Hopefully over the next few days all these irreplaceable goodies will find a longer-term spot which gives them a little light, a warm-enough temperature, and also gives the car enough room to get back in.  The garage has been cleaned after all, and it would be a shame to not use it for the two cars it was meant for.

overwinter rosemary

Non-hardy to the left for when the door is closed, semi-hardy things like rosemary to the right to cozy up to the shelter of the garage, yet still get some outdoor air and sunshine.  I’ll drag them all in when it drops below the mid 20’s.  

Two of the shop lights are already in use back in the winter garden.  Against better judgement I’ve brought in a bunch of potted geraniums (pelargoniums) rather than the smaller, less bulky cuttings I normally do.  Hopefully there aren’t a billion pillbugs and slugs hiding within the pots.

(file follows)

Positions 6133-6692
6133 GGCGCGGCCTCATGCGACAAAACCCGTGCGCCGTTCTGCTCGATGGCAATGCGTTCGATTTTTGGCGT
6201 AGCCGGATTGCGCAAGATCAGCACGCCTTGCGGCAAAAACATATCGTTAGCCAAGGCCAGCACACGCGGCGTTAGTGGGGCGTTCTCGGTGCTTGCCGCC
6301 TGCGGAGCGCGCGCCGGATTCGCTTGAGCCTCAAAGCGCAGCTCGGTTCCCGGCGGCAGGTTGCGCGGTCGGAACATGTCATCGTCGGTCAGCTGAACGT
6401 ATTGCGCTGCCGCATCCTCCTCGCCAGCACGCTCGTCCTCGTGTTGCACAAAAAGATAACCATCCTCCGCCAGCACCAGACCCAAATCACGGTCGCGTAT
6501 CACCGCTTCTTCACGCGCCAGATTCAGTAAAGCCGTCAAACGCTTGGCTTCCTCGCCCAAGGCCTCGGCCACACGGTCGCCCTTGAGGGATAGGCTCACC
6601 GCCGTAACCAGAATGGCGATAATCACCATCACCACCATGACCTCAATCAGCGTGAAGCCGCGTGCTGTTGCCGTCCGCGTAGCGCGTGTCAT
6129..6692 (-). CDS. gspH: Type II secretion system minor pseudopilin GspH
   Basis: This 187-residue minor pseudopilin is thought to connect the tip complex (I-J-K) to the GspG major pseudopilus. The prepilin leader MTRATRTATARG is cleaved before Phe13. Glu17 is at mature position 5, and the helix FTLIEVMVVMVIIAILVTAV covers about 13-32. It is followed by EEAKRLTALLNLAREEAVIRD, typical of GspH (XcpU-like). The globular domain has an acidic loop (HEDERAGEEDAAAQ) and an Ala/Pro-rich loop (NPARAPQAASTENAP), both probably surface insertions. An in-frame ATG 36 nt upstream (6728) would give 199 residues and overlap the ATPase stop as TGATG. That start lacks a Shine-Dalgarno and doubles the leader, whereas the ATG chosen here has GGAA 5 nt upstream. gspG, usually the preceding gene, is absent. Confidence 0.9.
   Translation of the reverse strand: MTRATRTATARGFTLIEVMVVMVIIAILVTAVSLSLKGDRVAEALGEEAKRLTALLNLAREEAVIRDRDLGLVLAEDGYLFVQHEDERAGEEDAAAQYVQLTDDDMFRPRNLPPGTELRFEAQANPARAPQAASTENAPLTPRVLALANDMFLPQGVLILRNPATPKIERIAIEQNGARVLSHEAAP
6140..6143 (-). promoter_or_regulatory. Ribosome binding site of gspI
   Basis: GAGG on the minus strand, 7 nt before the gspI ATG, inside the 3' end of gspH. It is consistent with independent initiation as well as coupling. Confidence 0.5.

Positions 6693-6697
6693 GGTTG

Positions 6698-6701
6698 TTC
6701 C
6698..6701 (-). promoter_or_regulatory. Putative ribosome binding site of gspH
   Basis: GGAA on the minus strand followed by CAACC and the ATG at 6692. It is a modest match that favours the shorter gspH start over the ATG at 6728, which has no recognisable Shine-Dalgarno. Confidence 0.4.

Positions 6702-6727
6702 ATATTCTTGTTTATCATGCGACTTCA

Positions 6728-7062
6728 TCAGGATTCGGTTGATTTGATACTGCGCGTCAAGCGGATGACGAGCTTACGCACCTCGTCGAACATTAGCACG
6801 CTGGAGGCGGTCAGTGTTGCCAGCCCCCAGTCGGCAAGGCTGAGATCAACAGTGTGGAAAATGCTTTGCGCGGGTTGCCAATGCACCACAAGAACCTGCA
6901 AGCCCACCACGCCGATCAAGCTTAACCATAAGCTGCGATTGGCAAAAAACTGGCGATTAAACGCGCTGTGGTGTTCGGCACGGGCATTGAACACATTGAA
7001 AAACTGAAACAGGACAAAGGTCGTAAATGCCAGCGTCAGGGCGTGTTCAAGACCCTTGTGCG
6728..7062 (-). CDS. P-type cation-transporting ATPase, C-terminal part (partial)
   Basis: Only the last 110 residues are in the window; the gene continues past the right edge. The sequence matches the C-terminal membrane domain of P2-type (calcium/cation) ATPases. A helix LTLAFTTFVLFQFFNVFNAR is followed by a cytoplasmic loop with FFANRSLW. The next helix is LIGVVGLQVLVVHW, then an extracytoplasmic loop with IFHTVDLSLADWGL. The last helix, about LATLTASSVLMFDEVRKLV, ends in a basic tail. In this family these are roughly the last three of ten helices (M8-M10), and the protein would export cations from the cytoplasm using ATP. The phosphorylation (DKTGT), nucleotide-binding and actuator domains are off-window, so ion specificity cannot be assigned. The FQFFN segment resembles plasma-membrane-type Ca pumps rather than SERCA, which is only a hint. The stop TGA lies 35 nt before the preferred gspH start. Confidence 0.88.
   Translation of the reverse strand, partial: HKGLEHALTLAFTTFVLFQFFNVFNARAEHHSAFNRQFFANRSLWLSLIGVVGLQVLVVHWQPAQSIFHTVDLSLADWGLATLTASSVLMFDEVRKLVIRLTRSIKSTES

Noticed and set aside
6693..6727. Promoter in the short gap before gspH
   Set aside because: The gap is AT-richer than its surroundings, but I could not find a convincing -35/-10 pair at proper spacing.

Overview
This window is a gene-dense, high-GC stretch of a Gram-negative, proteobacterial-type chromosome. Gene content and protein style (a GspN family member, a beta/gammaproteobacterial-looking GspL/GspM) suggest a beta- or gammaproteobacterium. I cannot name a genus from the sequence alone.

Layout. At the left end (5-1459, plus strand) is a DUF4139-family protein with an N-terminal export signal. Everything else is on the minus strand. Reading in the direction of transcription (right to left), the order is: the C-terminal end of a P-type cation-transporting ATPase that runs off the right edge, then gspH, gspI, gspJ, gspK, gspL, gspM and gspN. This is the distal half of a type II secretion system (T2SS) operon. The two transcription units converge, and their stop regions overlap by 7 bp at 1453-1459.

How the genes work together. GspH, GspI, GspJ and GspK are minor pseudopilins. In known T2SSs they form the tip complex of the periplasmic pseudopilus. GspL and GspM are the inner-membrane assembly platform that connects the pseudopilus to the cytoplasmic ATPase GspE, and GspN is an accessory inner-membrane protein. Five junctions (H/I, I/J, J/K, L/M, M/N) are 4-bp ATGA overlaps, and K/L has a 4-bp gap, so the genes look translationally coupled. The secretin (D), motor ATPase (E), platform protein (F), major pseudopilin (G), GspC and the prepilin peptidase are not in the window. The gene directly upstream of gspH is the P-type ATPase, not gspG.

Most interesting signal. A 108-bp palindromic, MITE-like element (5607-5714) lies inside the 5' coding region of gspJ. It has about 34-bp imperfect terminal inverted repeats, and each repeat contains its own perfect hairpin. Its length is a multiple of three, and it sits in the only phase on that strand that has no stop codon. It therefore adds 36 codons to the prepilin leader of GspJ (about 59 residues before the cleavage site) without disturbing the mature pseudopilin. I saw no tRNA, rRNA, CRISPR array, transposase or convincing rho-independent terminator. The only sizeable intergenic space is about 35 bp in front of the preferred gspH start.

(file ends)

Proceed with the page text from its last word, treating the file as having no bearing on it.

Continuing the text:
overwinter pelargoniums

Geraniums under the growlights of the winter garden.  Rest assured they will soon be joined by a few dozen snowdrops and cyclamen… and whatever else finds its way in 😉

This newfound love of geraniums (or pelargoniums if you prefer the official name) makes me 95% sure I’m well on my way to becoming my grandmother.  I’m not sure what my wife thinks of this but I’m sure my grandmother would approve, and I’m sure she would also approve of some of the more interesting flower types which are now safely blooming under cover.

pelargonium flower

A closeup of ‘Fireworks bicolor’… nice enough flower but the name?  I think they could have done better than ‘bicolor’ to describe the bloom….

I’m fine with moving things indoors.  The winter garden seems to fire up earlier and earlier each year and it’s a nice quiet spot to just putter around in… assuming I can still get back there once all the garage plants are stuffed into their winter accommodations.  We’ll see how it goes.  Seeds need cleaning and packaging, a new plant order needs planting, and there’s a strong possibility 100 snowdrops are on their way to our doorstep.  We won’t even mention the temptation of a Brent and Becky clearance sale.  I already feel weak.